Veteran Traumas and how best to Help

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After applying for DD214 online and receiving the document, it could be easy to think that the veteran has left everything to do with their service behind.


Unfortunately, this is not the case.

Many veterans suffer with mental illness after returning from duty and this affects everyone, including the service members and their families.

It is entirely possible that some people may not experience some of these symptoms until a few years after leaving the armed forces. They may also delay seeking help for several reasons, such as thinking that they can cope, fear of criticism or feeling that therapists will not understand.

Post-traumatic stress disorder (PTSD)

PTSD is perhaps the most infamous mental health problem veterans face after returning from duty.

Symptoms can include:

  • being constantly anxious
  • being unable to relax
  • vividly re-experiencing a traumatic event
  • avoiding anything that might trigger distressing memories or feelings
  • becoming socially isolated

PTSD can lead to problems in relationships and at work, including irritability, anger and substance misuse, particularly alcohol.

While some symptoms, such as nightmares, are normal in the weeks following a traumatic event, symptoms that last longer than this can indicate a problem.

Should this happen, it’s important to seek the advice of a doctor as soon as possible. Bring to their attention any health problems relating to time in the armed forces.

Risk for veterans


There are an estimated 5 million veterans in the UK, and a further 20,000 personnel leave the forces each year. When staff leave HM Forces, their healthcare transfers from the military to the NHS. Only around 0.1% of regular service personnel are discharged annually for mental health reasons. However, some veterans develop mental health problems after leaving service, many of whom will be experiencing PTSD.

Until recently, little was known about these veterans. What is known is that only half of those experiencing mental health problems sought help from the NHS, and those that did were rarely referred to specialist mental health services.

Veterans’ mental health problems may be made worse or caused by post-service factors, such as the difficulty in making the transition to civilian life, marital problems, and loss of family and social support networks.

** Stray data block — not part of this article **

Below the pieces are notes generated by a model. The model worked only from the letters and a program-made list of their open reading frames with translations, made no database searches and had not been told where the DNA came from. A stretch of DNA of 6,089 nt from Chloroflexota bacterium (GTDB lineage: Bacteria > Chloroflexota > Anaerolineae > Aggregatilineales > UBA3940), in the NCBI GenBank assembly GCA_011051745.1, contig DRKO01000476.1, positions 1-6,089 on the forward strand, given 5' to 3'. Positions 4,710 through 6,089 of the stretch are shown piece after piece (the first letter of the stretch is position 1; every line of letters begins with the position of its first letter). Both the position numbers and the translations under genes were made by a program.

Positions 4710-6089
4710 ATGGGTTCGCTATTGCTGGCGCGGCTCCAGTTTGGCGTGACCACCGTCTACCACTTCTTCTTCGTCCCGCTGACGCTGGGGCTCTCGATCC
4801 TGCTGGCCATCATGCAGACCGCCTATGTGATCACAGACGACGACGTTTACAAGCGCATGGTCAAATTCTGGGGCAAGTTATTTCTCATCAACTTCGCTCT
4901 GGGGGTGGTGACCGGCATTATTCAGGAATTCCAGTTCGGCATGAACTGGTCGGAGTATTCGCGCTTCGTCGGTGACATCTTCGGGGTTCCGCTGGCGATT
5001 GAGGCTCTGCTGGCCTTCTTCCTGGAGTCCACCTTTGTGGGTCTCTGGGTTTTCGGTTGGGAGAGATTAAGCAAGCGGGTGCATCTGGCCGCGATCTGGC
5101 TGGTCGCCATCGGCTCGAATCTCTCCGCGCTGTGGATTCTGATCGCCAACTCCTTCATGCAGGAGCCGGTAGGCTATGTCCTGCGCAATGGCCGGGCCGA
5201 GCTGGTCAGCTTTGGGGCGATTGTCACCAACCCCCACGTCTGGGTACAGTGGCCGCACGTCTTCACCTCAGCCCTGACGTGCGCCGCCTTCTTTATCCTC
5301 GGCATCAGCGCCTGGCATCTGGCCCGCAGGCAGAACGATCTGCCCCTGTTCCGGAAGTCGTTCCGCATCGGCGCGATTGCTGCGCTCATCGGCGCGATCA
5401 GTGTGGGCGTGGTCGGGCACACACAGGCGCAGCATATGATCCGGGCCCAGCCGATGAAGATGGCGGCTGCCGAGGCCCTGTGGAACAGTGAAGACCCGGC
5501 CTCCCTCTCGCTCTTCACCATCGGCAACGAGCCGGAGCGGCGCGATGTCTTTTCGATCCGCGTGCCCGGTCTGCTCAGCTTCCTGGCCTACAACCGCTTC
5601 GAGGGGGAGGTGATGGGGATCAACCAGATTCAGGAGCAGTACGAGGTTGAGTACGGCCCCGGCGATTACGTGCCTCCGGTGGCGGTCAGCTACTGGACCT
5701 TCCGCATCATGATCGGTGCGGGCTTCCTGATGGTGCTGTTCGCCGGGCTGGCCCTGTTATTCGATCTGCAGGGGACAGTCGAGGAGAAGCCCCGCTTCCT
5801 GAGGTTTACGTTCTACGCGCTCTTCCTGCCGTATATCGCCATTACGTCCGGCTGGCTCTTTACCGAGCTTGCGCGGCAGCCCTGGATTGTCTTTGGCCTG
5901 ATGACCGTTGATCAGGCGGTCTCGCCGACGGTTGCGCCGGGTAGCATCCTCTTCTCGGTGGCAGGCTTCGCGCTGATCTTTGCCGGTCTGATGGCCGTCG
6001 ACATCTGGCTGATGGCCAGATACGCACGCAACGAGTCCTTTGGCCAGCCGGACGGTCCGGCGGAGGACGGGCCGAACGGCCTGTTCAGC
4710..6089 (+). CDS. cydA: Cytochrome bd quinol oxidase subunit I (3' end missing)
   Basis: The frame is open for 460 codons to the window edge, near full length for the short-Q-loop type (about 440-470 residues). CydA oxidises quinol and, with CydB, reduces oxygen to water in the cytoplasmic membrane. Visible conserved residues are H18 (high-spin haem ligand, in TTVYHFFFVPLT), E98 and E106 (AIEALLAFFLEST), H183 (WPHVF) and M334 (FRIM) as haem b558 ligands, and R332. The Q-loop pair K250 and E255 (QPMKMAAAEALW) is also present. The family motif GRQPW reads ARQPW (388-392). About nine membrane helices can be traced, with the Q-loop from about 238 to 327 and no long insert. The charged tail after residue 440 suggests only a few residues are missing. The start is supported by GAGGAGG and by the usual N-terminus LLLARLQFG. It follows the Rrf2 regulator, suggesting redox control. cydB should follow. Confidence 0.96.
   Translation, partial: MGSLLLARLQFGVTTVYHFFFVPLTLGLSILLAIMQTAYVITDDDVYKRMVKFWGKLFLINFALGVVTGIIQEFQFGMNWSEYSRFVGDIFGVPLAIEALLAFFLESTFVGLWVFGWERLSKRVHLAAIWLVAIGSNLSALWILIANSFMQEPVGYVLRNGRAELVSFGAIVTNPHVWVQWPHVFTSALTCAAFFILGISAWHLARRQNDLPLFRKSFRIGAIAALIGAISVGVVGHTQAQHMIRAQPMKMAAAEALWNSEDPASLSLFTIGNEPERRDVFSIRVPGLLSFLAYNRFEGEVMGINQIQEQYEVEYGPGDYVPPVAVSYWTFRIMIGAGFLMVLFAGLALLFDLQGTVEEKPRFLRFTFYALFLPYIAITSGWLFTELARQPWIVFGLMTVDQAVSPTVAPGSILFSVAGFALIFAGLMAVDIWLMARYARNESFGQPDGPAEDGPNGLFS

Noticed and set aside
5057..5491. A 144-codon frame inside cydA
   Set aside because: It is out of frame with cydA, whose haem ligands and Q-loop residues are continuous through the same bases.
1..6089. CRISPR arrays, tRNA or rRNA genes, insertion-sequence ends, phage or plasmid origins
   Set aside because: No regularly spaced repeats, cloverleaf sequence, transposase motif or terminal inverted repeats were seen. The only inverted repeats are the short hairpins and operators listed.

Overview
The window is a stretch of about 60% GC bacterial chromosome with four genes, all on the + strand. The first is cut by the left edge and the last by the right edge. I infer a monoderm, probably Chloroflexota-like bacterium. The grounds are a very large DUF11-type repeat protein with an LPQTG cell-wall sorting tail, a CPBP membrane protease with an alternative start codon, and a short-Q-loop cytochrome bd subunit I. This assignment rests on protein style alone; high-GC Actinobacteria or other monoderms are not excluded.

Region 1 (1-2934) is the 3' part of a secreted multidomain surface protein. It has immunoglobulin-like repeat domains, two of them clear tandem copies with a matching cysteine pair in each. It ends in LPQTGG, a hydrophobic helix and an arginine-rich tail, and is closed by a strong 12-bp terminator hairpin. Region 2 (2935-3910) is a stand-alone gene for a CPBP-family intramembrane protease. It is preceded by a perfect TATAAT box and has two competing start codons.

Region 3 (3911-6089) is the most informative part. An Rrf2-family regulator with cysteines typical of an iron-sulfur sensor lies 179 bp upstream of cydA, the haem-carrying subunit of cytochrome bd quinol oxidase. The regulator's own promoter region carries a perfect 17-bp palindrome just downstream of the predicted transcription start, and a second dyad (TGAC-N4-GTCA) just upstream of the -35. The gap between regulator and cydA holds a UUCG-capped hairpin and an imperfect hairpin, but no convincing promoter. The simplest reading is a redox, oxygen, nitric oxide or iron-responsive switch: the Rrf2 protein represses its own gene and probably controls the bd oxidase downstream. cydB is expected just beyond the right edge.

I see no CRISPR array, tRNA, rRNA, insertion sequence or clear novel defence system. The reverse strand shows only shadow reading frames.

Younger veterans are at high risk of suicide in the first two years after leaving service. Ex-service personnel are also vulnerable to social exclusion and homelessness, both of which are risk factors for mental ill health. Alcohol misuse is also high.

Support and treatment

If a veteran is showing any signs of the above symptoms after returning from service, it is worth looking at getting professional help.

In the UK, the NHS Veterans’ Mental Health Transition, Intervention and Liaison Service (TLS) or the NHS Veterans’ Mental Health Complex Treatment Service (CTS) are services across the country who specialise in PTSD and mental health issues in the armed forces.

They will also help to manage care and support across other organisations. Families and carers can find it hard to cope when their loved ones are not well so, where appropriate, help may be provided to them too.

The MoD and NHS are also running six Veterans Mental Health pilot projects across the UK. The aim of these projects is to increase knowledge and understanding of veterans’ mental health needs among mainstream NHS staff, to improve access to mainstream NHS services.

The projects provide treatment and referrals to community mental health services, social services and specialist assessment and treatment elsewhere, including the residential centres run by the voluntary sector veterans’ support organisation Combat Stress.

Each project has a community veterans mental health therapist and the projects also have links with local veterans’ organisations to reach out to people who may need help.

Britain leads first ever European conference on veterans’ mental health

Mental health in veterans is now becoming a major topic for governments.

According to the government’s website, ministers and senior military officials from six European countries have gathered in London to discuss mental health issues affecting veterans.

The conference, the first meeting of its kind, saw Ministers and military officials from six NATO countries share best practice on veterans’ issues and discuss how nations can further mental health support for former service personnel.

Minister for Defence People and Veterans Tobias Ellwood said:“In order to recruit the next generation of soldiers, sailors and airmen and women, we need to show that we look after our service personnel and veterans.

Britain is not unique in facing this challenge. That’s why it’s vital that we discuss these issues and share best practice with our close European military partners.”